An SOP is a documented set of instructions, used to standardize a method and communicate hazards for a specific procedure, process, chemical class, chemical or piece of equipment. Below are specific examples of where SOPs may be required.
Commonly used chemical hazard classes are often treated in a similar manner, and a hazard class SOP is sufficient to document the safe use and handling of the entire class. University Health and Safety has created hazard class SOP templates with general recommendations of safe use and storage of several hazard classes of chemicals. As always, customize the SOP to fit your own lab-specific limitations.
Examples: flammables, oxidizers, reactives, corrosives, compressed gases, toxics
Certain high-hazard chemicals may require their own SOP, especially if special working procedures are required or if the hazard posed by the chemical requires special emergency treatment upon exposure.
Examples: hydrofluoric acid, osmium tetroxide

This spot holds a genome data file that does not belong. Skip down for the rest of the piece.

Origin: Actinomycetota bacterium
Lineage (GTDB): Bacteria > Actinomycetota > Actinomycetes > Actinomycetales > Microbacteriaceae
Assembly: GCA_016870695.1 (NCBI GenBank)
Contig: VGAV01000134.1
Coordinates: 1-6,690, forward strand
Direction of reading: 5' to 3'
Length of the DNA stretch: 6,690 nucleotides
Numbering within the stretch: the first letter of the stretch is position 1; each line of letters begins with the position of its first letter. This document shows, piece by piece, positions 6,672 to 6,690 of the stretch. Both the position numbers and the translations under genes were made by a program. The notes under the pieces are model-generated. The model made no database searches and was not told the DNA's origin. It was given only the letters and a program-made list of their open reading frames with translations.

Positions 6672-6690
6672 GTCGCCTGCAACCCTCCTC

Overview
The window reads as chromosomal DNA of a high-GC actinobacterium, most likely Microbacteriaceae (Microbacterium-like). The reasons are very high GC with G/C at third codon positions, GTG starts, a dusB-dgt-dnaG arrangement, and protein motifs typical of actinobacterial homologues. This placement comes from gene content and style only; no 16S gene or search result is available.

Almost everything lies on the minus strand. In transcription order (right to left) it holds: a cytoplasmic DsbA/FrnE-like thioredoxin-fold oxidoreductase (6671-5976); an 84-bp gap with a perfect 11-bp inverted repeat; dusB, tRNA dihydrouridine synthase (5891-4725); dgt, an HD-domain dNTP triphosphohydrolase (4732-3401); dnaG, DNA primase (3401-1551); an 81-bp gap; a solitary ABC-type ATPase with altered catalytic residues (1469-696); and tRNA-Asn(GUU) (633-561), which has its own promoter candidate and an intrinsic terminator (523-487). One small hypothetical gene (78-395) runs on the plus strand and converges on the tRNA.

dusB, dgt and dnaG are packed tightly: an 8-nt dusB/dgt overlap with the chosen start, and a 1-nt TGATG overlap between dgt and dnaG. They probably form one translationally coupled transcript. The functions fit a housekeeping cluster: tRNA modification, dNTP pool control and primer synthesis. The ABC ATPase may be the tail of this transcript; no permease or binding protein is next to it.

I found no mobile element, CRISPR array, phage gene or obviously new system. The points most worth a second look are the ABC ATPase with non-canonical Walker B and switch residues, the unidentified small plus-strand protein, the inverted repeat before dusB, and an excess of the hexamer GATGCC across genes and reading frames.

Some laboratory equipment may require the use of an SOP for safe and proper use. Consider SOPs for equipment that involves high hazard operations (i.e. high/low temperature, high/low pressure, etc.)
Examples: UV lights, rotary evaporators, glove boxes, anaerobic chambers, lasers
Chemical Process or Procedures
Common lab chemical processes or procedures may require an SOP depending on the hazard level and the desire for reproducibility. For hazardous lab processes, an SOP should document the finding of a hazard assessment of the process.
Examples: acid digestion, acid or base cleaning baths, hydrogenation reactions
Your lab-specific SOPs must be documented in your LSP.